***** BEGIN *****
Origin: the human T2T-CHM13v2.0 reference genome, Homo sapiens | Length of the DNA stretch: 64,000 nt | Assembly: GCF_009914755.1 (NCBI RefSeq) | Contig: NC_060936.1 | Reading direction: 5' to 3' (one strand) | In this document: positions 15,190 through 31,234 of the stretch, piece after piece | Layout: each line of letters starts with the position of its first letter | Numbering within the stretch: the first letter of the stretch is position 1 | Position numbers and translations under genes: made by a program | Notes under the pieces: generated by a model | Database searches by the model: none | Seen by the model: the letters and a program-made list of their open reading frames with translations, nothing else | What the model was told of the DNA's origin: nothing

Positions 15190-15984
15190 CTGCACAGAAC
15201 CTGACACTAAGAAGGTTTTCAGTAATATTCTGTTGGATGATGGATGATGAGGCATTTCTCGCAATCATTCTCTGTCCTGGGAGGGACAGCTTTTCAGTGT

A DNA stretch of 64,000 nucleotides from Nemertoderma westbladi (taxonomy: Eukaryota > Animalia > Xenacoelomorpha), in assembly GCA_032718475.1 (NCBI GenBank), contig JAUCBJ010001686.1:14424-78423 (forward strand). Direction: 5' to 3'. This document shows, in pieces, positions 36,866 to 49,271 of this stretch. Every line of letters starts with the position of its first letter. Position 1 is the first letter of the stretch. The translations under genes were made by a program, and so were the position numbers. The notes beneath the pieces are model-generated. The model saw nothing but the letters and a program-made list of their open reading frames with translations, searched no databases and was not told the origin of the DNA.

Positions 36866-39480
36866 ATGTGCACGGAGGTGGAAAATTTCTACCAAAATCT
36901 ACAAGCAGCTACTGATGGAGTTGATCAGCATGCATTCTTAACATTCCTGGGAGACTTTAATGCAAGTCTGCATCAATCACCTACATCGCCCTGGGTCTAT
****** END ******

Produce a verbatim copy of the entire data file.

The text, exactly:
Origin: the human T2T-CHM13v2.0 reference genome, Homo sapiens | Length of the DNA stretch: 64,000 nt | Assembly: GCF_009914755.1 (NCBI RefSeq) | Contig: NC_060936.1 | Reading direction: 5' to 3' (one strand) | In this document: positions 15,190 through 31,234 of the stretch, piece after piece | Layout: each line of letters starts with the position of its first letter | Numbering within the stretch: the first letter of the stretch is position 1 | Position numbers and translations under genes: made by a program | Notes under the pieces: generated by a model | Database searches by the model: none | Seen by the model: the letters and a program-made list of their open reading frames with translations, nothing else | What the model was told of the DNA's origin: nothing

Positions 15190-15984
15190 CTGCACAGAAC
15201 CTGACACTAAGAAGGTTTTCAGTAATATTCTGTTGGATGATGGATGATGAGGCATTTCTCGCAATCATTCTCTGTCCTGGGAGGGACAGCTTTTCAGTGT

A DNA stretch of 64,000 nucleotides from Nemertoderma westbladi (taxonomy: Eukaryota > Animalia > Xenacoelomorpha), in assembly GCA_032718475.1 (NCBI GenBank), contig JAUCBJ010001686.1:14424-78423 (forward strand). Direction: 5' to 3'. This document shows, in pieces, positions 36,866 to 49,271 of this stretch. Every line of letters starts with the position of its first letter. Position 1 is the first letter of the stretch. The translations under genes were made by a program, and so were the position numbers. The notes beneath the pieces are model-generated. The model saw nothing but the letters and a program-made list of their open reading frames with translations, searched no databases and was not told the origin of the DNA.

Positions 36866-39480
36866 ATGTGCACGGAGGTGGAAAATTTCTACCAAAATCT
36901 ACAAGCAGCTACTGATGGAGTTGATCAGCATGCATTCTTAACATTCCTGGGAGACTTTAATGCAAGTCTGCATCAATCACCTACATCGCCCTGGGTCTAT